Big Fish

Chief financial officer

Dominique Trempont brings a sportsman's eye to NeXT's finances.

Some would say that Dominique Trempont's avocation, fly-fishing, is not all that different from his vocation as the new CFO of NeXT: He has to help land that most elusive of fish, the giant corporate MIS account. In so doing, he has to use an efficient lure, because the new NeXT has only so many re-sources with which to cast. And of course, there are obvious comparisons to shivering in hip-deep water at 4 a.m.

Trempont, 39, was named CFO in August and put in charge of the finance, facilities, human resources, and legal departments. Perhaps even more important, he plays an active role in managing the company, serving on the six-member senior-management team that meets each Monday and includes fellow Europeans Bernhard Woebker and Jean-Marie Hullot.

"We're not about cold numbers. The role of finance is to summarize in numbers what is going on inside of a company. We help evaluate what is going on and what needs to be done," says Trempont.

Trempont has ample gear to tackle NeXT's challenges. Born in Paris, Trempont studied at the University of Louvain in Belgium and obtained a business degree from the INSEAD in Fontainebleau, France. He speaks French, Spanish, Dutch, and English. An inveterate sportsman, Trempont holds a black belt in judo and was on the Belgian Junior National Equestrian Team. Since his retirement from full-time sport, he has concentrated on the subtle craft of fly-fishing.

He spent his entire career after business school at Raychem, a multinational materials-science corporation. Trempont was often involved in turn-around situations, most recently restructuring the electronics division away from reliance on defense contracts. Under his tutelage, the division doubled profits on flat sales in one year. Trempont says that he was lured into leaving Raychem by NeXT's technology and the executive team in place. He says he looked around Raychem and saw more and more retrenching and transitioning, while NeXT was already poised to move into the future.

He sees corporate America starting on the enormous project of completely re-engineering their business systems, with NeXT being two to three years ahead of the competition. And because Microsoft doesn't have nearly the market penetration in Europe that it has in the United States, Trempont sees even greater opportunities there.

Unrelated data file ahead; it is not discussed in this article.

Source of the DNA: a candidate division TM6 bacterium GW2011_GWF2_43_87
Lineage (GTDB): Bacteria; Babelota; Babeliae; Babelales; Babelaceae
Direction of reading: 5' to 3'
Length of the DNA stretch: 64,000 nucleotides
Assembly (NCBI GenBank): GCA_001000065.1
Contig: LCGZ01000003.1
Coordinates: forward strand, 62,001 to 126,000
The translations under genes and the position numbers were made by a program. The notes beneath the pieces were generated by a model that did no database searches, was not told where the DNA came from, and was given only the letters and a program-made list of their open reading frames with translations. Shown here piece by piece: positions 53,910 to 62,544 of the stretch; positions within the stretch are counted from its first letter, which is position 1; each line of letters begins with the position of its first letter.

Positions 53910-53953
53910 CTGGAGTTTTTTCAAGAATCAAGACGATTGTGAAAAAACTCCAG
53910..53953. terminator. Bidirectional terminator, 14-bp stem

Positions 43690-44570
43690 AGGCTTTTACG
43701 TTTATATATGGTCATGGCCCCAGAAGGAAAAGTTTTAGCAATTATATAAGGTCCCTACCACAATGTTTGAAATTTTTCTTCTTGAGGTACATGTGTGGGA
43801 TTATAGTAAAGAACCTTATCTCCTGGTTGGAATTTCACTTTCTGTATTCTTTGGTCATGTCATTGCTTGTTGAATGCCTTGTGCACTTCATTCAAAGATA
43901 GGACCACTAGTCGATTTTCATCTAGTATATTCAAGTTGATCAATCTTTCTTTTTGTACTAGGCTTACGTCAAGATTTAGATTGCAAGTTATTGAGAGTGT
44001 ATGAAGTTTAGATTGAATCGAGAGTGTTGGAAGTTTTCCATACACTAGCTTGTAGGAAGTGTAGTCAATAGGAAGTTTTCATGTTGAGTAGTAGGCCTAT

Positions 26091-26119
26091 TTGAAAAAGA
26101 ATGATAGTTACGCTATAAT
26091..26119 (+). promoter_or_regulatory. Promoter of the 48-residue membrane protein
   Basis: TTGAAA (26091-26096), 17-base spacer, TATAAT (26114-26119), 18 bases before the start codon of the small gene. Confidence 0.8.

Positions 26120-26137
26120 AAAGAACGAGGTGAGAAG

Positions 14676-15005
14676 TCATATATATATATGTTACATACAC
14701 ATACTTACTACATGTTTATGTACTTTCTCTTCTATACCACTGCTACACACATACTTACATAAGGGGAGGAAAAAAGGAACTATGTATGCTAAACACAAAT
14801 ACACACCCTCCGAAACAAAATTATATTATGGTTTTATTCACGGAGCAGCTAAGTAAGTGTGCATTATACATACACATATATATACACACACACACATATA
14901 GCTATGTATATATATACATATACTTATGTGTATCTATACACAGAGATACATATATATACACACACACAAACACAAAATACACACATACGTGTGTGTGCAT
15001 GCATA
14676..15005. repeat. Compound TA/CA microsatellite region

Trempont considers himself in an enviable position in finance at NeXT; the company has already bit the bullet on costs and passed a turning point. After the completion of the Canon deal, NeXT should have completely restructured its debt and money in the bank.

"Forget yesterday's baggage," Trempont says. "View us as a start-up, and we are the most successful start-up anywhere with a great product, sales on track, a stellar management team, and a strong financial situation." In fact, that is the message Trempont will take to the financial markets to raise more money this fall. "We are substantially underinvested in Europe and Asia and are making choices and tradeoffs all the time," he said. With more funding, NeXT can expand into new markets domestically and abroad. In addition to arranging new financing, Trempont plans to meet extensively with customers to maintain a client focus in his departments.

Interestingly enough, VP of North American Sales and Marketing Warren Weiss is also a fly fisherman. What lessons from this discipline apply to NeXT? In Trempont's words, "First, the fish always chooses the lure, not the other way around. And second, when a salmon rises to take the fly, don't hook it too quickly." Also, NeXT must practice the art of patience and take the long view, but that should be easier now that the company is scaled properly to show a profit based on 1994's plan.

That doesn't mean Trempont would sit idly by and rely too much on his lures and equipment. A good fly fisherman is always prepared to snare the big one. As he says, "We have realistic goals, but I see no reason that NEXTSTEP's installed base won't explode way beyond those figures. We have the right technology at the right time."

by Dan Lavin